Groundwater meets the needs of about 75% of all communities and most of the farms and ranches in southern Saskatchewan. Much of this groundwater comes from aquifers composed of sand and gravel deposits that lie tens to hundreds of metres below the surface. The freshest (lowest salinity) groundwater tends to be at shallow depths. Deeper groundwater is generally more saline and therefore less useful, although some towns, such as Melville, Rosetown, and Wawota, desalinize groundwater to make it potable.
If not properly managed, the amount of available water stored underground can be reduced by withdrawal of groundwater at rates that exceed the rate of natural recharge. Such depletion lowers the water table, increases the pumping cost, and ultimately can exhaust water supplies.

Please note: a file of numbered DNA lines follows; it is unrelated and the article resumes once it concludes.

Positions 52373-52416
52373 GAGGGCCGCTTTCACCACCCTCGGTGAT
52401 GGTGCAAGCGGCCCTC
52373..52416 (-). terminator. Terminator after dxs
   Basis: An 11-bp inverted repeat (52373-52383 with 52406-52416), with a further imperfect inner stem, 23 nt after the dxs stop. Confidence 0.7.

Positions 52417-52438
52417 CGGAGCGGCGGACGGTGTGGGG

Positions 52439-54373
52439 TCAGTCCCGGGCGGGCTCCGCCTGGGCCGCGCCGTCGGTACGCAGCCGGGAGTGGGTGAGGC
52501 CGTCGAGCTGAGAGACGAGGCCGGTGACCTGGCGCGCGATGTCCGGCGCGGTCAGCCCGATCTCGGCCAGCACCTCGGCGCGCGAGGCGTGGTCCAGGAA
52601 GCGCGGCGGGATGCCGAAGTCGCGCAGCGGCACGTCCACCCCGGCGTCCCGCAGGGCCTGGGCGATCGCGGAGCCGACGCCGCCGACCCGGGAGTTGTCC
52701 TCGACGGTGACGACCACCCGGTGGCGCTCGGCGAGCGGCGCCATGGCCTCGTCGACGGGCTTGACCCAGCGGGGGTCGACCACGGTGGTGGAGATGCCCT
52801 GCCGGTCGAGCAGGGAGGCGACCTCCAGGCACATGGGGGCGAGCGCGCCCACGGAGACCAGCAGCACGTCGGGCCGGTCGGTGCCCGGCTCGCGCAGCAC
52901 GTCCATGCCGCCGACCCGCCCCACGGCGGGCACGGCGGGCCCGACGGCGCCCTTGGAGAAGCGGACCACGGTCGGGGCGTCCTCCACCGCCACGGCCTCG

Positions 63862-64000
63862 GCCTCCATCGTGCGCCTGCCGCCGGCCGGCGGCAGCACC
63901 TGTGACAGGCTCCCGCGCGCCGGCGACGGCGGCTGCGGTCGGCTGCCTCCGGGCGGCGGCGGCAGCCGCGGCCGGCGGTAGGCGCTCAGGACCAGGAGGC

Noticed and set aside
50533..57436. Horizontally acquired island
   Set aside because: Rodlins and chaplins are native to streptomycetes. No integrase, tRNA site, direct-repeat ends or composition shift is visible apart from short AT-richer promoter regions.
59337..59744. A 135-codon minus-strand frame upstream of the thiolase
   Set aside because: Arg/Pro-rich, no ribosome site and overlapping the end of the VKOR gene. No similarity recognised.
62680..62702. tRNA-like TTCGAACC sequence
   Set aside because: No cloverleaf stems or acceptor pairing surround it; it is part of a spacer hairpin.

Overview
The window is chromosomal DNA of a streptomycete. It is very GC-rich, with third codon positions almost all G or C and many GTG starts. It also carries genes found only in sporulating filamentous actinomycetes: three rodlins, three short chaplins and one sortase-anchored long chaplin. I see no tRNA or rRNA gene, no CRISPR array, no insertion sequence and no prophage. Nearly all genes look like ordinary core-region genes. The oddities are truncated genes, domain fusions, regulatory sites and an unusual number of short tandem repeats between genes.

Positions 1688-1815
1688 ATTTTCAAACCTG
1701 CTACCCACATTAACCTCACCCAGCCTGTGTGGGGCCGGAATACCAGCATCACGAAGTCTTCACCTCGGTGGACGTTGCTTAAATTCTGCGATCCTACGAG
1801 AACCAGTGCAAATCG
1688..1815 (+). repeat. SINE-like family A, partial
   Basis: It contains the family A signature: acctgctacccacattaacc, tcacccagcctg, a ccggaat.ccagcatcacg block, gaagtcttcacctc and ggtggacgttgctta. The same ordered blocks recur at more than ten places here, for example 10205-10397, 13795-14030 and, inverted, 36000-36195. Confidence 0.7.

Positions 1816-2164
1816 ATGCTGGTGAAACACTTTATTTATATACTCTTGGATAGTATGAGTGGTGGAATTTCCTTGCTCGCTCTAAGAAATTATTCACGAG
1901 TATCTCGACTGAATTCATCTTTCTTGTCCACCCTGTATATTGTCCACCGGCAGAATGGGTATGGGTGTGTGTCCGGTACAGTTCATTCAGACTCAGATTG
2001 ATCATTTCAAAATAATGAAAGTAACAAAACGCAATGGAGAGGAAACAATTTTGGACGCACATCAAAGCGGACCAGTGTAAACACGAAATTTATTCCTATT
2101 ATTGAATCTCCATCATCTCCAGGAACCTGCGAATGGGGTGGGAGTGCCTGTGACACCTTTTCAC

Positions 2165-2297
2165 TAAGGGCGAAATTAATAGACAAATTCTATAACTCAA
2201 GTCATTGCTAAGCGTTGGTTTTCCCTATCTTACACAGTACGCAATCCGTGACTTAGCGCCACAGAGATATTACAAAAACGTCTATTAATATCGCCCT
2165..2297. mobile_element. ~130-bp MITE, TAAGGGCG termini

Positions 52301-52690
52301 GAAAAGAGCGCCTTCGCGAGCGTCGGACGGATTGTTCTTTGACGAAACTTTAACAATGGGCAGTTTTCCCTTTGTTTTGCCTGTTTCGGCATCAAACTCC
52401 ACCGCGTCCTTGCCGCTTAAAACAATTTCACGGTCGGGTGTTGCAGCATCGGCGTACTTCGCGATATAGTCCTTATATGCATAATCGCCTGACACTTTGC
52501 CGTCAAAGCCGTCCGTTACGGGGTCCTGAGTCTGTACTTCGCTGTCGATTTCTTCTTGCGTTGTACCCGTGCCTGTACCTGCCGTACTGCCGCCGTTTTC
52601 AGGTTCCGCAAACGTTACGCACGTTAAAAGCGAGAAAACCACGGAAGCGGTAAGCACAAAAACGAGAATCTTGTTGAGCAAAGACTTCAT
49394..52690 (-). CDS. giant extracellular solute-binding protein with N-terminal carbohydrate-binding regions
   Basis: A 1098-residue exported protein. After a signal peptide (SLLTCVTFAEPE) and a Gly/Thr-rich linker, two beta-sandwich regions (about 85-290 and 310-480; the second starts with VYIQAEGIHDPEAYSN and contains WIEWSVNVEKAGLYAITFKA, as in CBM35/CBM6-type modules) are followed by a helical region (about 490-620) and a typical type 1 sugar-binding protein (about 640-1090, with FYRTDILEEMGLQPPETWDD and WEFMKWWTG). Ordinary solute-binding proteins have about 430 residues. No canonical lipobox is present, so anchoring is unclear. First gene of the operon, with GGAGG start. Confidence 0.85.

Communities get most of their water from groundwater, windmills pump groundwater in some areas.
Waste Storage: Trouble Underground?
Groundwater can be contaminated by industrial, agricultural, and household activities. Rainwater naturally infiltrates porous sand and gravel and can carry contaminants with it. Thick clays form natural barriers to contaminant flow and are the best materials above which to site waste-storage areas. The risk of contamination is much greater where aquifers extend to the surface and have no natural protection. Once contaminated, it can take years to clean up an aquifer.